Those of us who love Michigan’s sunrise side could toot our horns a bit more. If we celebrate the special places, folks still won’t come to us in droves like they do on the sunset side. And if they did come in droves, let’s face it we could use their visitor bucks so that would be OK too.
The River Road National Scenic Byway is one of only three National Forest scenic byways in Michigan. It extends westward from Lake Huron into the Huron National Forest. And it’s a significant extension–22 miles. It runs along the Au Sable River, the Rivier aux Sable (River of Sand). In lumbering days, the Au Sable was the major route for lumbering-out our giant white pines from the forest to sawmill towns on Lake Huron. Let’s not dwell on that too much. But the river has a storied history in the northeast that isn’t necessarily about the holy waters of fly-fishing.
This is the view looking to the east from the Westgate Welcome Center that is easily accessible from…from…the road. More on that in a moment.
Doesn’t that just knock your socks off?
That was the view in late December before the snows started in earnest. The river had a very thin crust of ice, but only in certain places. It is tough to get a sense of how high the bluff is from this photo. The hints are the very tall pines rimming “Loud Pond” and looking so teeny.
Another hint are those white specks in the river that look like Roman Cleanser bottles. Those are Trumpeter Swans. Trumpeter Swans. The endangered species (in Michigan) Trumpeter Swans, not to be confused with the invasive species, mean-tempered Mute Swans imported from Europe in the early 1800’s to fancy up some folks froufrou ponds and estates. According to the signage at the site, there are only about 300 Trumpeter pairs left in Michigan. It looked to me like about 30 of the 300 were lolling about in the river while we watched. We were the only visitors at the overlook and when we arrived and stood high above the river, many of the swans started trumpeting. That’s how I first realized they weren’t Roman Cleanser bottles.
What’s the key to the Trumpeters being here? I guess, that they are not dumb. This section of the river never quite freezes. That part of the story is thanks to a nearby power plant that warms the water. OK, maybe not too ecologically cool. But the power company also built and maintains the very nice overlook facilities. And the Trumpeter Swans gather and winter over at this section of the Au Sable where it broadens out to Loud Pond. That is definitely cool.
Here’s a photo of the overlook:
Here’s a view looking down from the bluff, from a bit further down the byway west from the main welcome center overlook.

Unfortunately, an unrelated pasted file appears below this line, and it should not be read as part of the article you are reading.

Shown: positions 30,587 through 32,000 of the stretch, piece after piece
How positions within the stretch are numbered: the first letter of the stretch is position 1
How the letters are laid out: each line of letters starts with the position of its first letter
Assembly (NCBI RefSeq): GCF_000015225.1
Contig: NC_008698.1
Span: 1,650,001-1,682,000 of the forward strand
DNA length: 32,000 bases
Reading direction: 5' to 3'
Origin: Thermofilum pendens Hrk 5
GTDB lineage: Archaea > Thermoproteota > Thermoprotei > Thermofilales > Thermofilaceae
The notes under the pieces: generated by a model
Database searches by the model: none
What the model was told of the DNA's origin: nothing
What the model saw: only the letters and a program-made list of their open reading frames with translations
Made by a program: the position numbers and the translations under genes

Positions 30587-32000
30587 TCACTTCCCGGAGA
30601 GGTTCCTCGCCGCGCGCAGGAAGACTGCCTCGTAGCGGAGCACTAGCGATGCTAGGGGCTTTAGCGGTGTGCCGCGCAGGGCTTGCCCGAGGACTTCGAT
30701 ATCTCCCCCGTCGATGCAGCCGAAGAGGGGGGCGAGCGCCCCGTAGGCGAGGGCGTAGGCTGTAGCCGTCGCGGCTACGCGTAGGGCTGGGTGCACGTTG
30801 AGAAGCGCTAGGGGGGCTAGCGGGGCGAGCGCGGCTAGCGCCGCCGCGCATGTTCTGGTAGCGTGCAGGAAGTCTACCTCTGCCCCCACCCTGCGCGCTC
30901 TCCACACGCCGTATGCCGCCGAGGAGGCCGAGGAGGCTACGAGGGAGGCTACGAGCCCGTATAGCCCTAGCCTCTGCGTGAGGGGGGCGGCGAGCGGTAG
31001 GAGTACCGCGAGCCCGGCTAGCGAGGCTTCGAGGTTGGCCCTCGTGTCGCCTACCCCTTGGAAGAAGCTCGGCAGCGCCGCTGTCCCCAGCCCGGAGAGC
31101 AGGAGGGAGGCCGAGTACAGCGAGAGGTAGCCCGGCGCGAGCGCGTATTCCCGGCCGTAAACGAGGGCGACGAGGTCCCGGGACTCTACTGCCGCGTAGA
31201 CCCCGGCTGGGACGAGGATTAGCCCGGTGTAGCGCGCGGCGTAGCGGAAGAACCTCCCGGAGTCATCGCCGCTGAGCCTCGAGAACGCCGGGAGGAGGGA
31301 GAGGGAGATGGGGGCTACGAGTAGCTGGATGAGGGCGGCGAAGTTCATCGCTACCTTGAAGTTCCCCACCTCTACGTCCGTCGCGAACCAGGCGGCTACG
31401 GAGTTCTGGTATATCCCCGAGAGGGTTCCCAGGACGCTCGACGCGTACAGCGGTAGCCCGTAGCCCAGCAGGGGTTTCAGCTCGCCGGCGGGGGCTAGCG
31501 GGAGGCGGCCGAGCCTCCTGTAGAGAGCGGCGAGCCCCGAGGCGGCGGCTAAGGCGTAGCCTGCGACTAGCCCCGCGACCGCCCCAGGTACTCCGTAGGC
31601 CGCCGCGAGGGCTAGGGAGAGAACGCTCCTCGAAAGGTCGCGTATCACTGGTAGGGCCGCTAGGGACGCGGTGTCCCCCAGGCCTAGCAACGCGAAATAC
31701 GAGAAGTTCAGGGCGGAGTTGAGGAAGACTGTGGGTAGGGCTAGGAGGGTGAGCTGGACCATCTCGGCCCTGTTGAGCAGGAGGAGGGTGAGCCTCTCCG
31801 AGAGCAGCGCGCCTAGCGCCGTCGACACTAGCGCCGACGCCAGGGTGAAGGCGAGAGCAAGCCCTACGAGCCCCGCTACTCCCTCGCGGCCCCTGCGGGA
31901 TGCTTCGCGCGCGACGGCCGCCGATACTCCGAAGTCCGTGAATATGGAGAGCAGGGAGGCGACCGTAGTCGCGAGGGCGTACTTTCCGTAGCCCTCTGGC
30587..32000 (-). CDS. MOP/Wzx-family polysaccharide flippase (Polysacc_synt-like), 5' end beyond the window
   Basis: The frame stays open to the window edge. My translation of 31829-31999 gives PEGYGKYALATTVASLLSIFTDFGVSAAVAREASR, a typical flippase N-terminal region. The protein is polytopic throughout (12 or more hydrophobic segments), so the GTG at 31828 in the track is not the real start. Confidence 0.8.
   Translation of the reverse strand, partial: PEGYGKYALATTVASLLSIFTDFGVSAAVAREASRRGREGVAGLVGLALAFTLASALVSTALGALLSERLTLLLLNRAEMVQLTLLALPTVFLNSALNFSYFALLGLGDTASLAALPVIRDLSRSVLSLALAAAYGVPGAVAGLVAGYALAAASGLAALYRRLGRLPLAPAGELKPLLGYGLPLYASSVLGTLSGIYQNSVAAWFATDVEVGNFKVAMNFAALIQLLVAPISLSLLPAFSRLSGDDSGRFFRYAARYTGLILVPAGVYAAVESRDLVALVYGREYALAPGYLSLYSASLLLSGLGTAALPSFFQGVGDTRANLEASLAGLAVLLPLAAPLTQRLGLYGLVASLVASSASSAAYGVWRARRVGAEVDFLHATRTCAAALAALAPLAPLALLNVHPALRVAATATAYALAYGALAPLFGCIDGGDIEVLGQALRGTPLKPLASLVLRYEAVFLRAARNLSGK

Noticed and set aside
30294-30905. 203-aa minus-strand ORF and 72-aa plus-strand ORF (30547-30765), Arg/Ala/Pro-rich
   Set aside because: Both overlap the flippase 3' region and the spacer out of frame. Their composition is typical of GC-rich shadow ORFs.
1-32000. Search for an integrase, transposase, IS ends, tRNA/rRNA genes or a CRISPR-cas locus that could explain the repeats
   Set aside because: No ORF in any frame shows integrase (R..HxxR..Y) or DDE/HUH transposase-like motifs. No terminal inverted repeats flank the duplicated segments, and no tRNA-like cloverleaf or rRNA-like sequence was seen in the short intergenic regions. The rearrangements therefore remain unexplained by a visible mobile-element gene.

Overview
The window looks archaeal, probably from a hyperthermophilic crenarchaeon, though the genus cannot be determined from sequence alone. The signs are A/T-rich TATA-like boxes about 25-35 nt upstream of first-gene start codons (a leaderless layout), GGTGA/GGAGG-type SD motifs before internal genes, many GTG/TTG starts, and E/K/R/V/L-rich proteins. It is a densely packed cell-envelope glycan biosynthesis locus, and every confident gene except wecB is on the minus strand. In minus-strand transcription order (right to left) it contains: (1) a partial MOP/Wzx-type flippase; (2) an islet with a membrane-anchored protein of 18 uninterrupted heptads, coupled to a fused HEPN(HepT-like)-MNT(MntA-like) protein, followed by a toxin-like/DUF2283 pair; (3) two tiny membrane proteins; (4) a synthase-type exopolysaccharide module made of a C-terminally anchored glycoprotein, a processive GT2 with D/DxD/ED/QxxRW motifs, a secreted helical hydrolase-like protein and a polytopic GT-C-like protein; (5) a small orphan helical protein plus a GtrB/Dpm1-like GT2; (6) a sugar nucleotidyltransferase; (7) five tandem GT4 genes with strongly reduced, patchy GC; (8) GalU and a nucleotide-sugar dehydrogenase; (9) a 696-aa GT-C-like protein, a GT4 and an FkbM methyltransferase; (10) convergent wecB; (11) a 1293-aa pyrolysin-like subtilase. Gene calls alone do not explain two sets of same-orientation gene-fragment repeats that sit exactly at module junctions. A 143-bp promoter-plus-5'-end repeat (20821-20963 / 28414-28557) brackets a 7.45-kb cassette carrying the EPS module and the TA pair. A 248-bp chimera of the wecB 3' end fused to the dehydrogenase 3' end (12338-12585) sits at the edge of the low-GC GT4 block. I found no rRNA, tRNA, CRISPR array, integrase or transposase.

Sometimes the sunrise side just can’t catch a break. There are often hard-luck stories even in our good-news stories. Don’t eat the fish from around this section of the river.
The Michigan Department of Community Health (MDCH) has issued a “DO NOT EAT” advisory for all fish taken from Clarks Marsh, south of the former Wurtsmith Air Force Base. The warning includes that no one eat any of the “resident” fish taken from the lower Au Sable River downstream of Foote Dam to the mouth at Lake Huron. “Resident” fish are those living in the river year-round, who aren’t just passing through during the spawning runs. Wurtsmith was the culprit. You can read more about it here. There are high levels of perflourinated chemicals (PFCs) in the resident fish, like bluegills, perch and pumpkinseeds.
PFCs are a group of manmade chemicals that have been used for many years in products that resist heat, oil, stains, grease and water. PFCs are (or hopefully were) an ingredient in firefighting foam. Firefighting foam was used during training exercises at Wurtsmith, and probably even to fight a few fires. The PFCs moved through the soil and into the ponds in Clarks Marsh, which drain to the lower part of the river.
So, enough of the sad stuff. Wurtsmith has been closed since June of 1993. Twenty five years later and I wonder when we get to eat the fish again.
Where is this place? Hopefully the National Forest Service won’t mind if I snitch their map.
And its key:
Here’s some directions for driving the by-way:
Driving the Byway
- Start the byway 6.7 miles northeast of Hale, at the intersection of M-65 and Rollways Road.
- Continue east on M-65,4.3 miles to the intersection of M-65 and River Road, a county highway.
- Turn right onto River Road.
- Follow this road east for 17.7 miles until it intersects with US-23 (Huron Shores Heritage Route) in Oscoda, where the route terminates.
If you visit Hillman’s Long Lake from downstate and typically exit I-75 at Exit 202 for Rose City/Alger, exit at Standish instead, get thee to Hale, and you’ll be close.
We didn’t make it to the Lumberman’s Monument section of the byway this December, but here’s a public domain photo of the view from 200 feet up in a sand dune. Next year, that will be me (and my new hip) and Steve sitting on the dune looking down at this beautiful sunrise-side view.